The Human Condition: The Prisoner
“It’s not my fault that I’m Japanese . . . yet it’s my worst crime that I am!” The words are those of Kaji, hero of The Human Condition (1959–61), but in his anguish and existential despair, he also speaks for the film’s director, Masaki Kobayashi, whose own experience closely paralleled that of his protagonist. Like Kaji, Kobayashi found himself caught up, and unwillingly implicated, in his country’s wartime aggression. The Human Condition—nine and a half hours long, three years in the making—can be seen as one of the most monumental acts of personal expiation in all of cinematic history.
By Japanese standards, Kobayashi was unprolific, with fewer than twenty narrative features to his name. (Compare that with his contemporary Kon Ichikawa, who had clocked up eighty-four films by the time of his death.) But Kobayashi made up for his relative lack of quantity with a rare integrity and seriousness of moral purpose—allied to a visual and dramatic acuity—that earn him a place among the great humanist filmmakers.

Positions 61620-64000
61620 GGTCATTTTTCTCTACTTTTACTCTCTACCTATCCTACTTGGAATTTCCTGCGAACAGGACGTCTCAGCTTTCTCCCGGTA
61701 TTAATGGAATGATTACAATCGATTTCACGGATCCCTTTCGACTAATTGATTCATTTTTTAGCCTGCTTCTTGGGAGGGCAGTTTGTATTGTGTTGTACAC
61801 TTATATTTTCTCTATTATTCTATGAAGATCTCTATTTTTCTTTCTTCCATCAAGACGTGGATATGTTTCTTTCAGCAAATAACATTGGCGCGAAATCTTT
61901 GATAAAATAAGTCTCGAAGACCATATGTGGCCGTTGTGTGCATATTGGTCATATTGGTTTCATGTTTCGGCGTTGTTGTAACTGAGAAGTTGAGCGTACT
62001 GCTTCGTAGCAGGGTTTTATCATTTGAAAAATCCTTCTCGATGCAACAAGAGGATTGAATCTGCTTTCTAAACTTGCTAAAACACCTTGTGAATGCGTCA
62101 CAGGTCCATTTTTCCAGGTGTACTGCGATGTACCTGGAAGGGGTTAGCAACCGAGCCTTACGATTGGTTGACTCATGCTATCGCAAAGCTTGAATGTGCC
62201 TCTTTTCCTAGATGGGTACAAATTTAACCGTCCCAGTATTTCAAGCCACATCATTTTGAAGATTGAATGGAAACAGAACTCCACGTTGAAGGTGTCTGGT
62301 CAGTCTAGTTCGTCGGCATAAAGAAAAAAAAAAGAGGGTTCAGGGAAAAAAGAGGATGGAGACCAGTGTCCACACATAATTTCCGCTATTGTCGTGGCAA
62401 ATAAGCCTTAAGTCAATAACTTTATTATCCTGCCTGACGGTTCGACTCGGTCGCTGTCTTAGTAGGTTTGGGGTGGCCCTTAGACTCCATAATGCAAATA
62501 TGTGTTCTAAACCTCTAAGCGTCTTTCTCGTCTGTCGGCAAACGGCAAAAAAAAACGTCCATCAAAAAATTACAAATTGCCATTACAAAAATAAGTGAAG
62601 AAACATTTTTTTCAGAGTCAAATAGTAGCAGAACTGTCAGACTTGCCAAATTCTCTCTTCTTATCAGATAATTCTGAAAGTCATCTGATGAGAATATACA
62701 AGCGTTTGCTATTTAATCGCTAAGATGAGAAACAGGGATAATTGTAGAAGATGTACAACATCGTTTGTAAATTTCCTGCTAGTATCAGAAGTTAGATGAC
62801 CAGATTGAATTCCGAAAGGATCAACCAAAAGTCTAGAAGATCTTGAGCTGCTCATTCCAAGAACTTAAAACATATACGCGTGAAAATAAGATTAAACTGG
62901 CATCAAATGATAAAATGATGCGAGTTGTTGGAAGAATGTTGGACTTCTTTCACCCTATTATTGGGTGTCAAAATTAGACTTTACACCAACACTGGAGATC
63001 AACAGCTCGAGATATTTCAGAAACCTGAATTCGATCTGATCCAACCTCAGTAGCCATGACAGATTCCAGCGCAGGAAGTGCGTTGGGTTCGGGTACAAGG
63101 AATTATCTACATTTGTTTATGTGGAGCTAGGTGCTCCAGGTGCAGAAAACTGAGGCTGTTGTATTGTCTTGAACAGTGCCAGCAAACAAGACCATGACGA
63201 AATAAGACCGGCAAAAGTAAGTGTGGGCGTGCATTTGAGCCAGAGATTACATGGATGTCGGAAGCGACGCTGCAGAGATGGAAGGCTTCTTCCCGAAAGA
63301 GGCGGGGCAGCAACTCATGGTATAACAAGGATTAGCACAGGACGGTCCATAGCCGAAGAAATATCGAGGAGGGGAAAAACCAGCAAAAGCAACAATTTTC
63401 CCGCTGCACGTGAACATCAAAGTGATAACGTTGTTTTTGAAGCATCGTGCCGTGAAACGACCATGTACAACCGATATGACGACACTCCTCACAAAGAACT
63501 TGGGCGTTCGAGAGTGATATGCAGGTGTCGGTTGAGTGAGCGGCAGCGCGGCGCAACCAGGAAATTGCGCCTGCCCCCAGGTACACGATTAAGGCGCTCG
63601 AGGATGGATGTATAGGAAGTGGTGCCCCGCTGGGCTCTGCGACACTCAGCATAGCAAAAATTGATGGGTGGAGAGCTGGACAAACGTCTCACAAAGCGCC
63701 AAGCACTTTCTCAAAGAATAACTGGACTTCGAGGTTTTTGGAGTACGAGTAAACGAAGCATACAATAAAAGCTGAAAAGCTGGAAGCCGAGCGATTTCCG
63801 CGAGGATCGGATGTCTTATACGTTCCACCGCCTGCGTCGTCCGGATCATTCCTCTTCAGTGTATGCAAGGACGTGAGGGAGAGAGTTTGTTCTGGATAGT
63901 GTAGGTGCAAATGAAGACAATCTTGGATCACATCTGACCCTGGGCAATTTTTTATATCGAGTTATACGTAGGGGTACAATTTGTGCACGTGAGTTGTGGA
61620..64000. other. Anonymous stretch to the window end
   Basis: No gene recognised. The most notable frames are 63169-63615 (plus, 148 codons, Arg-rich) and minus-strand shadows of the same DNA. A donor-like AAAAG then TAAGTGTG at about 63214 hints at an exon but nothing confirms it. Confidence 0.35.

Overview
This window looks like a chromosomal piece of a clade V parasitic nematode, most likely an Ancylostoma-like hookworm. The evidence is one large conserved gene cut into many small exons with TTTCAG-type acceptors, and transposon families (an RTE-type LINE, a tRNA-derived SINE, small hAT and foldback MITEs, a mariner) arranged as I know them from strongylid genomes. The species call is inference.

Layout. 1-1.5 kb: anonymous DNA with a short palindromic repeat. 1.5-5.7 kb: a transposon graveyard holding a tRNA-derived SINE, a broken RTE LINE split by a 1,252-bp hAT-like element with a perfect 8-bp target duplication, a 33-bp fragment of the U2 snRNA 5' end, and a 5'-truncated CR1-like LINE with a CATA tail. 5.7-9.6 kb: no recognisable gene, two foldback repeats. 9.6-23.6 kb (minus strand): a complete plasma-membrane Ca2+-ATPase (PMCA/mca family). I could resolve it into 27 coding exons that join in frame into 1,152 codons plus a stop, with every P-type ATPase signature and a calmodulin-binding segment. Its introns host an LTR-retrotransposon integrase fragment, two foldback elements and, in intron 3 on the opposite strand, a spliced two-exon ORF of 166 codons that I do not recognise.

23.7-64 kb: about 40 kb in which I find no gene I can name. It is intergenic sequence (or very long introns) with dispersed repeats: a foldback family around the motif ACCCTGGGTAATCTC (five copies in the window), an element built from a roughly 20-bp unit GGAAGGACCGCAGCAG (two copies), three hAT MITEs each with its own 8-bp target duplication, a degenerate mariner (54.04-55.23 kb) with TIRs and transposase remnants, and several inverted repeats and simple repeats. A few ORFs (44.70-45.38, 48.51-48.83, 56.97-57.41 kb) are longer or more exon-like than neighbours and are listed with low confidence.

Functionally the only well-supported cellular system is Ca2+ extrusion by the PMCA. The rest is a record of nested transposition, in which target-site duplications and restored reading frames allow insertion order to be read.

The dilemma of the principled dissident—how can someone who rejects the basic tenets of an unjust society remain within it and avoid being tainted, and ultimately even corrupted, by it?—informs almost all Kobayashi’s mature work from the late fifties on (the sole exception being the visually stunning tour de force of his 1965 ghost-story anthology Kwaidan). This is the theme powerfully dramatized in his two most widely acclaimed movies, the samurai films Harakiri (1962) and Samurai Rebellion (1967), whose protagonists revolt against the cruel rigidities of the feudal system. But Kobayashi had broached these subjects early in his filmmaking career as well.